An artist’s idea of what Scotland’s coast looked like about 170 million years ago (Image: Jon Hoad)

Around 170 million years ago, Scotland was warmer, swampier, and inhabited by dinosaurs. Evidence of life in this time, the Middle Jurassic period, is scant, though, and in Scotland, the only fossils found from the period have been random bones and a footprint or two.

All of these fossils came from one place: the Isle of Skye, on the northwest coast of Scotland. Back in April, a team of paleontologists from University of Edinburgh were on the island, looking for more. They discovered, they report in a new paper, “the biggest dinosaur site yet found in Scotland.”

This site is 49 feet by 82 feet, and in it are preserved numerous fossilized dinosaur footprints. The scientists discovered these footprints when the tide went out and water was left behind in large impressions in the ground. Those impressions were in a zigzag pattern. All of a sudden, the team realized, they’d seen something like this before. These were dinosaur tracks.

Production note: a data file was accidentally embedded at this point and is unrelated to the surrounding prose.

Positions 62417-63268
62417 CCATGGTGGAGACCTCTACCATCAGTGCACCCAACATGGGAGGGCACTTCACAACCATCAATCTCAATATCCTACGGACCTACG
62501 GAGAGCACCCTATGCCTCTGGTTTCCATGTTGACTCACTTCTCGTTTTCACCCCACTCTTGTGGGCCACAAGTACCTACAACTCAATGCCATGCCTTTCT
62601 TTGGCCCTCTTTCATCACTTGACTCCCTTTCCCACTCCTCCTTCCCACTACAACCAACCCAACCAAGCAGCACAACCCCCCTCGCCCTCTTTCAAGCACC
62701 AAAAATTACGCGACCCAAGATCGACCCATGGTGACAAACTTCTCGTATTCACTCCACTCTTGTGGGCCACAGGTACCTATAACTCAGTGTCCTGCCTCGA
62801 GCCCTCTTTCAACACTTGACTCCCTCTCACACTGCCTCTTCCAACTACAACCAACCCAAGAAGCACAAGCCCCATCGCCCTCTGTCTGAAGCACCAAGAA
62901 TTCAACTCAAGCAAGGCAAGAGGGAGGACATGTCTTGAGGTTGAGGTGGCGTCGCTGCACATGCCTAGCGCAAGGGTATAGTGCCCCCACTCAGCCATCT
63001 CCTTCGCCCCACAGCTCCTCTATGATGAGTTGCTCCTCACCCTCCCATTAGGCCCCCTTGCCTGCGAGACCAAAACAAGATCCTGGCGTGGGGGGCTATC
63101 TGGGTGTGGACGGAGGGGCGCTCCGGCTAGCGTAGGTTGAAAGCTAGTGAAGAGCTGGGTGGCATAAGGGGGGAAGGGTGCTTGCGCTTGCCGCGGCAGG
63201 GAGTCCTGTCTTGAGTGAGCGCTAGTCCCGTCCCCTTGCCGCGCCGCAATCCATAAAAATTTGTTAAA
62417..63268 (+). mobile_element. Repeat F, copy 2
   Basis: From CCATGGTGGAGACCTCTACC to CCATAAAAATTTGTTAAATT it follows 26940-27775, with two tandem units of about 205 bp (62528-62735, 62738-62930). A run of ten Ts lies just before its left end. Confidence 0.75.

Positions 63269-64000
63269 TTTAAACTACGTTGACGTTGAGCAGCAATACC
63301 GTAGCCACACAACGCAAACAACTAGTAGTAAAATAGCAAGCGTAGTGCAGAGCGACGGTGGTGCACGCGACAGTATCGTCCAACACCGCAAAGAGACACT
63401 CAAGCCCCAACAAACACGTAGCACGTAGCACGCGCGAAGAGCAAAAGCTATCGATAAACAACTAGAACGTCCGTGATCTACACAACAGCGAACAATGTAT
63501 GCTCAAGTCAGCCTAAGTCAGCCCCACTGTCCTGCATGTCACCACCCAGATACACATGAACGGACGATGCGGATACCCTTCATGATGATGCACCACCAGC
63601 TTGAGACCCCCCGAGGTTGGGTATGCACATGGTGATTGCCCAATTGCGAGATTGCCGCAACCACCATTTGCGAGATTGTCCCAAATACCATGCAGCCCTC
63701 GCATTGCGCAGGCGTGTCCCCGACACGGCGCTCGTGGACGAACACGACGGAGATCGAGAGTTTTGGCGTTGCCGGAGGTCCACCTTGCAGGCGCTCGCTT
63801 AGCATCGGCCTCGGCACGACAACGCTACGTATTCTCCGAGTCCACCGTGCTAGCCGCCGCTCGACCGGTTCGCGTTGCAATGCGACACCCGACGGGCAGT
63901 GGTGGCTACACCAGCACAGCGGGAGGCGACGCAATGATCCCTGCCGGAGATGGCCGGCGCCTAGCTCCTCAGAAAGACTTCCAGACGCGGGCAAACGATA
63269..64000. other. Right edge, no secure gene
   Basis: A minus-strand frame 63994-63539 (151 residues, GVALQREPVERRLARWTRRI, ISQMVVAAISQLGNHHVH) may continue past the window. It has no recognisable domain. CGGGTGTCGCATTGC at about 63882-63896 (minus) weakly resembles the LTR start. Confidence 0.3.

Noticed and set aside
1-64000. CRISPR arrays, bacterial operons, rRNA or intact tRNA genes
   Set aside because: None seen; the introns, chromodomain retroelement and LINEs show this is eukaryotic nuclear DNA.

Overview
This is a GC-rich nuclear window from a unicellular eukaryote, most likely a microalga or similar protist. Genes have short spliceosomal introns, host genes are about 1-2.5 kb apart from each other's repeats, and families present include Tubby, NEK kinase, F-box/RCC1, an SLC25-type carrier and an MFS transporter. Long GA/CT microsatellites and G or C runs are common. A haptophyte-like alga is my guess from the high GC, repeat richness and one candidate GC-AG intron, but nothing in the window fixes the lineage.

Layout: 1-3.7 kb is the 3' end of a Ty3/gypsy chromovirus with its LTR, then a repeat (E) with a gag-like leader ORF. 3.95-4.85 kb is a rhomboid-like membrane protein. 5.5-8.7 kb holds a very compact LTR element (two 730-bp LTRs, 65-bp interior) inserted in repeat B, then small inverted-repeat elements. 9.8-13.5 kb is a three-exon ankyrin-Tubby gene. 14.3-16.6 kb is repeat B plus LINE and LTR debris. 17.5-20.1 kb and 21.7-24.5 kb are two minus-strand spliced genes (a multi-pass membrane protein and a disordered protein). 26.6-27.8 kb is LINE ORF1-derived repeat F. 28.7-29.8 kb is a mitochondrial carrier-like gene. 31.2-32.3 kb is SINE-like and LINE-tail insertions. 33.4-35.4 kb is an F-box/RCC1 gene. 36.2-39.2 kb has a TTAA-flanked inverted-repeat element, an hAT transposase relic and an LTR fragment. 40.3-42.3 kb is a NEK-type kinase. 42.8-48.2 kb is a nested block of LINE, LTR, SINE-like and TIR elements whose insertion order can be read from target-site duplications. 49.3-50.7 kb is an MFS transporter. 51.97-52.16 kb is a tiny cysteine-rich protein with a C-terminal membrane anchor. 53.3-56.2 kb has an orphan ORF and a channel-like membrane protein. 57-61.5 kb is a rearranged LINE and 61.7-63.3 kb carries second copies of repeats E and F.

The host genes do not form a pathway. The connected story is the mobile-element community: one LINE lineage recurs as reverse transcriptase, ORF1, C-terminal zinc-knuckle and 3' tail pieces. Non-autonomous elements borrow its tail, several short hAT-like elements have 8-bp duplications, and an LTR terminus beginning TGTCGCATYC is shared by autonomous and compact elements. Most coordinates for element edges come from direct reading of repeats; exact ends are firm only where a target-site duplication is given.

Dino footprints (Photo: Steve Brusatte)

The tracks were very large—about 2.3 feet across—or, as one scientist described them to NPR, like “potholes about the size of trash can lids.” The team determined the tracks belonged to a type of sauropod, the dinosaur family that includes the genus Brachiosaurus.

Beyond that, they can’t say much about the species of dinosaur that left these footprints behind. But the footprints do give paleontologists new information about how these dinosaurs behaved. Once it was thought they lived exclusively in swamps; more recently, that view was discarded, and sauropods were imagined to live on land. These footprints add evidence that they also spent time in coastal areas and in lagoons—it’s not clear why, exactly, but it is fun to imagine giant sauropods frolicking on the shore.

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